We’ve been downgraded to the squabbles we had at four years old. And no, you’re not invited to my birthday party. These ‘personal social media experience’s are, in my opinion, making it harder and harder for us to trust one another and build healthy relationships.

Where does this leave me? Should I become a hermit in the woods Perhaps. But not today. There are some positives to our technology, and ‘personal experiences.’

Today I did a little bit of research on the new phase of gaming that will be entering our consciousness in a big way in the next few years- Virtual Reality gaming.

Ghost Busters meets GI JOE. I dig it immensely.

Long story short, we’re gaining the ability to walk around a warehouse space and shoot zombies. AND you can do it today, in Melbourne! Incidentally, if that sounds like a good time, hit me the hell up.

This is really cool. It’s amazing in fact. Our technology seamlessly integrates with our lives to the point where we can spend an hour walking around deaf, blind and by the end, sweating our tits off- and all in the pursuit of a fictional goal. We are so connected to our virtual selves in this moment that gamers who stereotypically are seen as lazy exercise haters (and rightly so)- will actually exercise, because these people have created a seamless ‘personal experience’.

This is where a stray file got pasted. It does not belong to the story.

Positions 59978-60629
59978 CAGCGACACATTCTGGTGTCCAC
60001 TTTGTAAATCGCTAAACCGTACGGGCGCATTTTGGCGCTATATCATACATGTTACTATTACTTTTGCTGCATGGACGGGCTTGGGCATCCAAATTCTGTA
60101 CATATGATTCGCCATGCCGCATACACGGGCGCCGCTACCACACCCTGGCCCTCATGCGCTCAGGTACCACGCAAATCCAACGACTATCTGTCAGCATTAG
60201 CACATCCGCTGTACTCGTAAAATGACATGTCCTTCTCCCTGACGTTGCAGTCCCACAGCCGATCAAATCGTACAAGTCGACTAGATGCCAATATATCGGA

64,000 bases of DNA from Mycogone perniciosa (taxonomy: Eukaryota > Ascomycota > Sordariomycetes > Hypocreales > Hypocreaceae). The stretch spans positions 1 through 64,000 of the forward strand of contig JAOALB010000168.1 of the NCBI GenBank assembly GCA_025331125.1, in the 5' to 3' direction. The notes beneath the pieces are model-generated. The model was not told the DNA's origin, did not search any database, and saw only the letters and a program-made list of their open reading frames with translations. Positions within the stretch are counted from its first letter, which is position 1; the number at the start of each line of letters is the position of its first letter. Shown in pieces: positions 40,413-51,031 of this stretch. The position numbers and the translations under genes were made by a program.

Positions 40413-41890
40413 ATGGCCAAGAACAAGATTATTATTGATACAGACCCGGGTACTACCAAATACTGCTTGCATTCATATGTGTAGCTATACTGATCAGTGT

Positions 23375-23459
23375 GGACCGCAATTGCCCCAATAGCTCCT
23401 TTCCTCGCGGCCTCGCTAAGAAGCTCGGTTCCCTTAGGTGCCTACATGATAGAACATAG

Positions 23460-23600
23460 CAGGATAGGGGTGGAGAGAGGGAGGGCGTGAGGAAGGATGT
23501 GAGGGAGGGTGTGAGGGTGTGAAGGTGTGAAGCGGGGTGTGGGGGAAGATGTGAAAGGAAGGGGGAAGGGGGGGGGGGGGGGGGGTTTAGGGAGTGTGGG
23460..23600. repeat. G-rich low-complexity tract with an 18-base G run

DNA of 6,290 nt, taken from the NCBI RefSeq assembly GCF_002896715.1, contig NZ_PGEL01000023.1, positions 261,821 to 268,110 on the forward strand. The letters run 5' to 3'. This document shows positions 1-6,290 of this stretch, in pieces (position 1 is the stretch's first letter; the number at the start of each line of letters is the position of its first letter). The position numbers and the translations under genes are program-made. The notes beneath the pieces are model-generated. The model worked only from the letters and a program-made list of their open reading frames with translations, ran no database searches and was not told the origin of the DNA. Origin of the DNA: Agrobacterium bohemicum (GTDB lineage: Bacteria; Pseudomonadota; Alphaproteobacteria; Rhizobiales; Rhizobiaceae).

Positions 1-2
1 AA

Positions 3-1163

Hell, in my work, in anybody’s for that matter- aren’t we trying to make something that connects with someone? To make them feel engaged? Can I really fault Facebook for what is clearly my own personal issues projected by a feature that the social media forum could not function without?

In reality, the only way I can make it better for myself is to slowly extricate myself from Facebook, maintain my page, and cross my everything that it doesn’t cost me too many opportunities. But even today, before writing this, one of the first things I did was lament the loss of above bro I did two plays with.

Whatever you choose to believe though, you can’t deny the power social media holds over us now. To the point where if I saw Carol who had unfriended me over the piss stained toilet seat, I would assume we’re not friends anymore. Because of a button pushed.

But maybe Carol was still open to being friends if I just apologised?

I would know nothing of that. I would simply ignore her, because I would think that’s what’s appropriate to do with someone who doesn’t like me. Damage done. From there, Carol would see me ignoring them and ignore me too. A friendship dead.

Where as before this fucking social media took hold, I could see a world where I, awkward as I am, would go up to Carol, and awkwardly apologise for being such a dick, and she would laugh, and I would laugh, and she would hand me a roll of toilet paper as a truce and we would ride off into the sunset together.

A likely scenario even then? Nah. But now it seems nigh impossible. The social dance has 12 more steps thanks to social media, and we don’t quite know how to dance them yet. In the meantime, we will squabble like four year olds, and end friendships that could’ve lasted much longer in another age.

And on that note, I’m gonna go play Tomb Raider. Another age? Eh?

(I really wish I could say every piece I do won’t end with a lame joke. I really, really do.)


TL;DR: If you’re not quite mentally stable, social media can be a bitch, and video games are fun.

You can find me on my website or my twitter!